Follow by Email

Tuesday, 29 November 2011

Welfare reform Act Clause 99 concern

To quote:
Subsections (2) and (3) of clause 99 amend section 12 of the Social Security Act  to enable the Secretary of State to make regulations setting out the cases or circumstances in which an appeal can be made only when the Secretary of State has considered whether to revise the decision.
The concern with this is that it grants DWP powers to decide which WCAs can be taken to appeal and which cannot - kind of poacher & gamekeeper combined and it is only ever the poor prey that suffers.  There is a partial debate on this link, but it seems Chris Grayling talked his way around the question, so the proposed amendment was withdrawn.

Every concern CG expresses is valid but their combined significance is dependent upon two assumptions he is making, but not declaring – I’m not even sure he realises himself.

Firstly, that everyone is on the fiddle and will exploit whatever loopholes exist.

Secondly, that the appeal rate will be high, so the cost could be high, but this is a reflection on the quality of the WCA.

He cannot see the straightjacket he has created for himself through the “model” he insists on sticking with.  He has positioned the WCA responsibility in a place where our democratic standards demand a formal appeals process through the judiciary system.  Position it somewhere and this need can be largely removed.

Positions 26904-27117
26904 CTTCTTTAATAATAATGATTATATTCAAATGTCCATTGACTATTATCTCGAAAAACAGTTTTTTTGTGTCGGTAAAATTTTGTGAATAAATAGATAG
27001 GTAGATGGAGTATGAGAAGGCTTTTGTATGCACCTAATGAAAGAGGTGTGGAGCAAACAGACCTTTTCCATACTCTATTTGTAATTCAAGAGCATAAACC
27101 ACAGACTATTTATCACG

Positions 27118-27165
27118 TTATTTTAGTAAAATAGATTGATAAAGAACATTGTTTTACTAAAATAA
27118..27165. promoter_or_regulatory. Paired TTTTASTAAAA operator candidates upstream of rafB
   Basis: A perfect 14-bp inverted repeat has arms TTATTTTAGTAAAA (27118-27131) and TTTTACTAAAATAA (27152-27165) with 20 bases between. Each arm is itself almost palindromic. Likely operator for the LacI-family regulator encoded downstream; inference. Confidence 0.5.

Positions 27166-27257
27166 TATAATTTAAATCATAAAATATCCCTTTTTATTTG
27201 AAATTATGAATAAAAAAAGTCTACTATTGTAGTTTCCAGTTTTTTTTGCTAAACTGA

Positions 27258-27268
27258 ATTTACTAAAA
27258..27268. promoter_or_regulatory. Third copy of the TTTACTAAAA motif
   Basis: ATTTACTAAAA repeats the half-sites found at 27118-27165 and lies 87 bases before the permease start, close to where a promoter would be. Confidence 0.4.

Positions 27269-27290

When my doctor tells me something, I do not generally argue or take his decision/advice to appeal.  I basically trust him and his judgement – I might just on odd occasions ask for a second opinion.  This is the framework on which WCAs should be arranged.

The worrying thing about clause 99 is that Grayling and DWP cannot be trusted not to exploit and abuse the powers it gives them.  They have already demonstrated this year that seemingly innocuous phrases in the WCA specification can be twisted into results with huge consequences and they will undoubtedly  do the same here.

To have a situation where DWP itself decides what goes to appeal and what doesn’t is untenable within a democracy and one step closer to totalitarianism.  The odd frivolous referral is the price you have to pay for maintaining civil liberty.

One of the oddities in Prof Harrington’s earliest work is that he took the Atos model for granted without any explanation as to why.  He produced something akin to a PID (project initiation document) where a project’s framework is normally described, but oddly it contained no comprehensive list of inclusions/exclusions or assumptions, which is normally de rigueur for such a document.

If this goes through, we will all be for a far tougher time – declared fit for work with a very limited right to appeal at best.

There is also an interesting question over responsibilities – if DWP says I am fit for work against my wishes and my GP’s advice and my health suffers badly, who is accountable?

PS:   I really do believe that forcing home the issue of accountabilities at a personal level is one of the best way of prompting a reconsideration – the fact that I personally could be in the firing line is a very sobering realisation.

No comments: